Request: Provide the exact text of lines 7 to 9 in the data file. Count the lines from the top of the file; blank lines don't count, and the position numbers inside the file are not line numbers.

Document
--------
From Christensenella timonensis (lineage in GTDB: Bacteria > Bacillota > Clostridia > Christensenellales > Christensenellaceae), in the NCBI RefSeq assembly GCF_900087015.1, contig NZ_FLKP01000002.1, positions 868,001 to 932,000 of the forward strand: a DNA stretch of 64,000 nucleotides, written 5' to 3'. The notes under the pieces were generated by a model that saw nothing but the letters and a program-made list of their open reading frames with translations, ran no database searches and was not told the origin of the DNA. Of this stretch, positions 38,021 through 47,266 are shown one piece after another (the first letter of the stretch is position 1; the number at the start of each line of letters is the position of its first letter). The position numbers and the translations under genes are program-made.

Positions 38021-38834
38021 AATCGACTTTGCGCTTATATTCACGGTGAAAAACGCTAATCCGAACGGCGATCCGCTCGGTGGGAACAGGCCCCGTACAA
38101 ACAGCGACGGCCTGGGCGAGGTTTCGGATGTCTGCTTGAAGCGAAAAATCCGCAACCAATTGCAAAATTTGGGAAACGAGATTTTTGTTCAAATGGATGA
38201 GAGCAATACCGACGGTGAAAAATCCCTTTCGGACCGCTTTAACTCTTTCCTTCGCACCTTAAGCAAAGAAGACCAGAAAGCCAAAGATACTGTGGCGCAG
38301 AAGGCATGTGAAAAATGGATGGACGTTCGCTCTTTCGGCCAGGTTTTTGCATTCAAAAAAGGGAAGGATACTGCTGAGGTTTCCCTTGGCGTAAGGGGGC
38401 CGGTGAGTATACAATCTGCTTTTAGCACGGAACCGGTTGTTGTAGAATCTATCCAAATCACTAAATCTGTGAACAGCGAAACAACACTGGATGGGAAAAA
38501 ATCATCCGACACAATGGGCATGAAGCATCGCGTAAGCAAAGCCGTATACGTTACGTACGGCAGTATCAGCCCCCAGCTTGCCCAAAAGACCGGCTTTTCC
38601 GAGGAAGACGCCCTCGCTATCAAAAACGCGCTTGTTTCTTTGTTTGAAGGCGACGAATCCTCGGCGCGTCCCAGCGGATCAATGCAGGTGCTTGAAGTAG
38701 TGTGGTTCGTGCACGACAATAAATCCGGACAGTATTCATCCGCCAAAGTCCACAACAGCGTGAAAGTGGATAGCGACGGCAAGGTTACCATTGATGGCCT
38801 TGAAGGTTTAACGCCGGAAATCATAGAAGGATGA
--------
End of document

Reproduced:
38401 CGGTGAGTATACAATCTGCTTTTAGCACGGAACCGGTTGTTGTAGAATCTATCCAAATCACTAAATCTGTGAACAGCGAAACAACACTGGATGGGAAAAA
38501 ATCATCCGACACAATGGGCATGAAGCATCGCGTAAGCAAAGCCGTATACGTTACGTACGGCAGTATCAGCCCCCAGCTTGCCCAAAAGACCGGCTTTTCC
38601 GAGGAAGACGCCCTCGCTATCAAAAACGCGCTTGTTTCTTTGTTTGAAGGCGACGAATCCTCGGCGCGTCCCAGCGGATCAATGCAGGTGCTTGAAGTAG